Item #2 to me is always a bit of a head scratcher—seems the qualification itself disputes the method, but let’s run with it for now.

What complicates things is when women follow mainstream advice on breastfeeding that neutralizes the power nursing hormones have to suppress ovulation. For instance, many women believe the pump produces the same hormonal effect as a baby sucking, but it actually is quite different. A pump works on suction rather than suckling and fails to provide the same stimulation on the nipple as a baby’s latch; as a result, it does not produce as much prolactin. That’s very important to know!

Ecological Breastfeeding
There is also something called ecological breastfeeding (EBF) that extends the period of non-ovulation past the first 6 months and has more rigorous stipulations. This includes co-sleeping, on demand nursing, limited (if any) separation between mother and baby, and no pumps, bottles, or pacifiers. The Fertility Appreciation Collaborative to Teach the Science (FACTS) notes that while EBF is a form of fertility awareness methods for avoiding pregnancy, it is not one with sufficient current research of effectiveness for them to consider it evidence-based.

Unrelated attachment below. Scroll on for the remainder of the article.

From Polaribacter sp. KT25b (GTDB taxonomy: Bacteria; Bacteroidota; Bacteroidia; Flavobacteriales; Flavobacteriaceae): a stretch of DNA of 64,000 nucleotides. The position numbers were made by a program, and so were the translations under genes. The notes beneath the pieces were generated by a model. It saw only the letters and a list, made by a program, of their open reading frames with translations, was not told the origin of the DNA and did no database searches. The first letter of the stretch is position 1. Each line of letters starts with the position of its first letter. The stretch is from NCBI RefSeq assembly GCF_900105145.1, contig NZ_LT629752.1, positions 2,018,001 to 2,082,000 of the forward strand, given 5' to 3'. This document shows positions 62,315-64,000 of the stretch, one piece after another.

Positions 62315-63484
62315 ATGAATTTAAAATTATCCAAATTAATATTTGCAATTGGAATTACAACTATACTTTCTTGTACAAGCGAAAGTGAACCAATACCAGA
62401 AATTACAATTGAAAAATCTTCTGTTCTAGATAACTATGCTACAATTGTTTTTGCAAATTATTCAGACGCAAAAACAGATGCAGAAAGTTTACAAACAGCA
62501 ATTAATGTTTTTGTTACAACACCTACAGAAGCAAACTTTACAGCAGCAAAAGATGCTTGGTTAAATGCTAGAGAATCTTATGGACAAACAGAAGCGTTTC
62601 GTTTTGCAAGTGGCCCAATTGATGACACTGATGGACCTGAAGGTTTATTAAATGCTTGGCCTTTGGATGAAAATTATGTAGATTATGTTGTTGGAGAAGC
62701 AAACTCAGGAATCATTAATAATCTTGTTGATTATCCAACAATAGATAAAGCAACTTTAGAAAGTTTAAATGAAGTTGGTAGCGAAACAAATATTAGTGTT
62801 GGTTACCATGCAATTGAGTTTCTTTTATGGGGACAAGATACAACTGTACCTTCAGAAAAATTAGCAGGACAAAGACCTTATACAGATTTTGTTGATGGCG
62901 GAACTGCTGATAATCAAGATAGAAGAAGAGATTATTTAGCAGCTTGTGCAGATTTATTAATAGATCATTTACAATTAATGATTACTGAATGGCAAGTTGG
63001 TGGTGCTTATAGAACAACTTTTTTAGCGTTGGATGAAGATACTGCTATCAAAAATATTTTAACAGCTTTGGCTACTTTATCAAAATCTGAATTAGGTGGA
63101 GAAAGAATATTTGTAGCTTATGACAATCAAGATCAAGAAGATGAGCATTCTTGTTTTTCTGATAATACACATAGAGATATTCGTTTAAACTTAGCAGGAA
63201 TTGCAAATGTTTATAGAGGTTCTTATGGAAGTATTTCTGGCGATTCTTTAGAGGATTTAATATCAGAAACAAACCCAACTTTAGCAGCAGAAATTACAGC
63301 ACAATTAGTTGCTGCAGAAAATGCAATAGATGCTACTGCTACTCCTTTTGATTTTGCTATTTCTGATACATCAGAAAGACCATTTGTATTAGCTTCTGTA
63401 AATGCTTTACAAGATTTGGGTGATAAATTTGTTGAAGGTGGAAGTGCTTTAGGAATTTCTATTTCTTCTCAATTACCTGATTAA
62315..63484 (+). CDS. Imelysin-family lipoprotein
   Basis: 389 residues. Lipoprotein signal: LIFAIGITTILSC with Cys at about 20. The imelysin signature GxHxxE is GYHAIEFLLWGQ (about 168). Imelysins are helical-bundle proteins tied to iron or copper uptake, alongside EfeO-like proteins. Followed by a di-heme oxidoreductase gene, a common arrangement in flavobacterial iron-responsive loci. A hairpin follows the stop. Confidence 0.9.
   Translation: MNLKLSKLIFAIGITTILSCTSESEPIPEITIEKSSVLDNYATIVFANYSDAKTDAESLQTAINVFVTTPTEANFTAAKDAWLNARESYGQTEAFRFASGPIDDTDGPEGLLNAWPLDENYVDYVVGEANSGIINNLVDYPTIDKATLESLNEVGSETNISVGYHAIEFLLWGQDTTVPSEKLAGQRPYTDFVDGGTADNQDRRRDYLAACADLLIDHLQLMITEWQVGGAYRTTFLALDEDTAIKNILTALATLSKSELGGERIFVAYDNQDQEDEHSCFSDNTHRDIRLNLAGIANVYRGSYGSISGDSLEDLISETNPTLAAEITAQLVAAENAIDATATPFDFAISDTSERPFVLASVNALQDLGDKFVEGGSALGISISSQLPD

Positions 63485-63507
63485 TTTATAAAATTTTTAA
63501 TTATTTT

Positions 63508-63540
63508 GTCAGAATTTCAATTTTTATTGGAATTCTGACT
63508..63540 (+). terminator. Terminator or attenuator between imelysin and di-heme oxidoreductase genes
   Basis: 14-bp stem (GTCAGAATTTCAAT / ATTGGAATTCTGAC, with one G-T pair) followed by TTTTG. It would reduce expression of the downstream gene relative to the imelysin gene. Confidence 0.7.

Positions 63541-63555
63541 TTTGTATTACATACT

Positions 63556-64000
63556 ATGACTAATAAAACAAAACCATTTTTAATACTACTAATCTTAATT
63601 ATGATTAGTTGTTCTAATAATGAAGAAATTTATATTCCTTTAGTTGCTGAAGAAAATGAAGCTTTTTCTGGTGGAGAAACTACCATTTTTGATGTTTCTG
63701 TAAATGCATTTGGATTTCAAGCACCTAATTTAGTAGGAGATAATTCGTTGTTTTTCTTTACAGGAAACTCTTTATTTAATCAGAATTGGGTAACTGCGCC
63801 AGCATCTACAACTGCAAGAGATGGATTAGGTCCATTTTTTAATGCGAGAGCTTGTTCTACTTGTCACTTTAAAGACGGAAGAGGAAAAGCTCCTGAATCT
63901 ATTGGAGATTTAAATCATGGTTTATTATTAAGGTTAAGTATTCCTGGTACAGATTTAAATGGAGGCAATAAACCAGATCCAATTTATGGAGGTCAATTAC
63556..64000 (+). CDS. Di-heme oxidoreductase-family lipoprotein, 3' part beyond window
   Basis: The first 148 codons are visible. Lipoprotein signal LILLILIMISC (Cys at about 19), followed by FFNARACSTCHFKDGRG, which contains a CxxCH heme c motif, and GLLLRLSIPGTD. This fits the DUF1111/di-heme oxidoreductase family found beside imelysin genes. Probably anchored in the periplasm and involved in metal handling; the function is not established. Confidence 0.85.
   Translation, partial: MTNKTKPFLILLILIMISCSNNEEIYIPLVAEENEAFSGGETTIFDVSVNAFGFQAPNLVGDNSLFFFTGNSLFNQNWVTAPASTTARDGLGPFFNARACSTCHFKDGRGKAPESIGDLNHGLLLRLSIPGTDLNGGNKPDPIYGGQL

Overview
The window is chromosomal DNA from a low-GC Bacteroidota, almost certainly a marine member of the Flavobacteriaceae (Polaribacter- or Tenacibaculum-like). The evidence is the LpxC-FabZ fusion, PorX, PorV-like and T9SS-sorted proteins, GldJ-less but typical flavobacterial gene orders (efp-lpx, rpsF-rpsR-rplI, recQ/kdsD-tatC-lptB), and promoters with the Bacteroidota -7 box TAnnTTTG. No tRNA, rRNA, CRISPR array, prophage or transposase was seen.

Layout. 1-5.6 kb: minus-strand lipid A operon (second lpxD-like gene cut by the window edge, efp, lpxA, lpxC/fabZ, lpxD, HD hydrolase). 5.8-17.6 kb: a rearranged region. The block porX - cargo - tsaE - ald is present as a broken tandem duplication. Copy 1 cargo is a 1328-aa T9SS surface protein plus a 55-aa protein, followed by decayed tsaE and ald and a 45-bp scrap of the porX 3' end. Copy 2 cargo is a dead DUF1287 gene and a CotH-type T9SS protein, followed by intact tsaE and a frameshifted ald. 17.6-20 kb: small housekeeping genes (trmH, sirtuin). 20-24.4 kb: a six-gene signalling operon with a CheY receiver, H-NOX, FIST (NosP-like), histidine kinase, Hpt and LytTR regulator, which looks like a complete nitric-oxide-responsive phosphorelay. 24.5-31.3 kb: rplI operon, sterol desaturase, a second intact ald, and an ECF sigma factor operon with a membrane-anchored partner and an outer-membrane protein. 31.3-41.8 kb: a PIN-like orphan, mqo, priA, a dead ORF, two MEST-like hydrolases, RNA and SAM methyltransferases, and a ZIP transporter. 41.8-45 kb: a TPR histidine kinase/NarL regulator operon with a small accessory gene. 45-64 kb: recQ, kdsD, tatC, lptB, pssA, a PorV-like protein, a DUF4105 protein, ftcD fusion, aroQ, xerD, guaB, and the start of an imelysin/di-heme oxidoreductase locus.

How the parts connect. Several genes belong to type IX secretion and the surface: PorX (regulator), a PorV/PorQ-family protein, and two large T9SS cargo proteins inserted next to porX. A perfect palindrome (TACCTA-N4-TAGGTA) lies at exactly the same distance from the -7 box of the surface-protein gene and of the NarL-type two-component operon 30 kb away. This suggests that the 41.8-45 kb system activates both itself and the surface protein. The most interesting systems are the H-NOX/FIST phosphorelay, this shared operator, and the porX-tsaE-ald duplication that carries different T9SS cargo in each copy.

Still, many women swear by it, while other mothers find meeting all the standards darn well impossible, particularly moms who work outside the home. In our culture today (i.e. not living in a village with people offering helping hands left and right), it can be very hard for moms to sustain without significant exhaustion. Even still—some moms doggedly follow all the rules to a tee, and aunt flo decides to show up anyway. This reminds us the priority of charting biomarkers when it comes to predicting fertile periods.

Charting with other Fertility Awareness Based Methods 

The good news is that our biomarkers give us a pretty good window into what’s going on with our hormones. For moms seeking to avoid pregnancy, it’s important to choose a fertility awareness method and pay attention to these biomarkers, rather than believe the blanket statement that nursing moms can’t get pregnant.